Friday, June 8, 2012

ONLY T.N. AND M.P. HAS TO GIVE DETAILS FOR RANKLIST PREPARATION

G. Mahadevan
Boards in many States and abroad yet to provide data on Plus Two marks of students

Rank list scheduled to be published on June 25
Only Tamil Nadu and Madhya Pradesh gave data

THIRUVANANTHAPURAM: Sustained dithering at the top echelons of the Higher Education Department has cast a shadow over the process of preparing the rank list for admission to engineering courses in the State this year.
Though the rank list is scheduled to be published on June 25, the department has, till date, been unable to ensure the availability of data relating to the marks scored by candidates in the Plus Two examinations conducted by boards in the country and abroad.
Even if data from one examination board are unavailable, the process of preparing the engineering rank list by giving 50:50 weight to the marks in the entrance examination and in the qualifying examination, cannot be carried out.
According to government sources, the office of the Commissioner for Entrance Examinations (CEE) has so far received the required data only from the boards in Tamil Nadu and Madhya Pradesh. Karnataka has promised to send in the data soon.
All data relating to the two boards in the State, the Indian Certificate for Secondary Education (ICSE) and Central Bard of Secondary Education (CBSE) examinations are with the CEE.
More than 500 candidates who wrote the Plus Two examinations of 34 examination boards in the country and abroad — other than the State higher secondary, the vocational higher secondary, the ICSE, and the CBSE — have qualified in the engineering entrance examinations.
No data have so far been received from the 10 examination boards outside India. These include boards in Japan, Bhutan, Indonesia, and the United Kingdom.
Process
Prior to the preparation of the rank list, the marks of candidates across various examination boards are mapped on to the results of the Kerala higher secondary examinations using a statistical process called ‘normalisation.'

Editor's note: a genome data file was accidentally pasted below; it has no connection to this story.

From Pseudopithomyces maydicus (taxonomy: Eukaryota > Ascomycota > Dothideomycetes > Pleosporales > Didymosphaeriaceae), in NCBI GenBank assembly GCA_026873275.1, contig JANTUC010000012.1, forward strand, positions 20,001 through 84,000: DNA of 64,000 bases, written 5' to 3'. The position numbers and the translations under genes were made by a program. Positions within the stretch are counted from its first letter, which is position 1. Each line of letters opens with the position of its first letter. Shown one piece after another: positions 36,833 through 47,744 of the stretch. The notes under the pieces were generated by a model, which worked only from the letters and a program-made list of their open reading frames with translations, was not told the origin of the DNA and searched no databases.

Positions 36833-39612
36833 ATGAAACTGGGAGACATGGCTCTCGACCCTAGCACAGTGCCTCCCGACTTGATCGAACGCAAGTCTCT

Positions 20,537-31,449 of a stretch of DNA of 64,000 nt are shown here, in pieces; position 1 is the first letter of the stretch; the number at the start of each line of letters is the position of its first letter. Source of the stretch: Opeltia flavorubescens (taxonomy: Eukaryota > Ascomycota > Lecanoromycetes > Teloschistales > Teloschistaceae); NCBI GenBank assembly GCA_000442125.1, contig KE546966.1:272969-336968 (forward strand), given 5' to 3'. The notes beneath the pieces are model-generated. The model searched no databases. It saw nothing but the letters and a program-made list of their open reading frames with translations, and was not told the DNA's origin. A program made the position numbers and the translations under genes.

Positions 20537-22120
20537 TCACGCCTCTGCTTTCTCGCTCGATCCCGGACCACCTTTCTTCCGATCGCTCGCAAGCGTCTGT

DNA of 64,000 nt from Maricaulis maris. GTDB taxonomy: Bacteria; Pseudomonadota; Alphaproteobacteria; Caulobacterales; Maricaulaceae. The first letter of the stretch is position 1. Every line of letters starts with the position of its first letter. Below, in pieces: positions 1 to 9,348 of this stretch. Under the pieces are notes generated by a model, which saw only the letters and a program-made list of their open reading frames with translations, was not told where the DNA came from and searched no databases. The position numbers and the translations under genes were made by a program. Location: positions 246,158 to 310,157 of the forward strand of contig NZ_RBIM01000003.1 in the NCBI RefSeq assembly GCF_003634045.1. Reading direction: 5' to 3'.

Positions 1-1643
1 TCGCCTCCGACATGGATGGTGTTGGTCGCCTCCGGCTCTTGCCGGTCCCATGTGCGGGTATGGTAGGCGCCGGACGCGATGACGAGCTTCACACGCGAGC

Even though it was clear for more than a year that such data from many boards would be required, the Higher Education Department did precious little to procure the data.
No response
Even though the Principal Secretary, Higher Education, wrote to all these boards, there was no response.
When M. A. Baby was the Education Minister, the normalisation committee was expanded to include the State Council for Educational Research and Training (SCERT) director, the higher secondary director and the director, technical education.
The SCERT director was told to liaise with different examination boards so that the results can be received without trouble. This arrangement was a total failure.
Final effort
Finally it fell to the CEE to ask the former joint commissioner for entrance examinations Reghunadhan Pillai to travel round the country to collect the results from as many boards as possible.
The government has so far not issued any orders designating Dr. Pillai its official representative to collect such results. The government has not so far made it clear what it will do if the marks-related data are not received from some boards.
The convener of the normalisation committee Rajoo Krishnan has made it clear to the government that normalisation cannot be done with incomplete data.
The prospectus — in clause 9.7.4(b) VI — says that if for some reason such data from any board are not available, the “data at the time of processing will be made use of for normalisation…”
Even the CEE's office is not sure what exactly this means.
Meeting today
The normalisation committee is scheduled to meet on Saturday to discuss the non-availability of data from different boards and to decide what to do if such data do not come at all from one or more examination boards.

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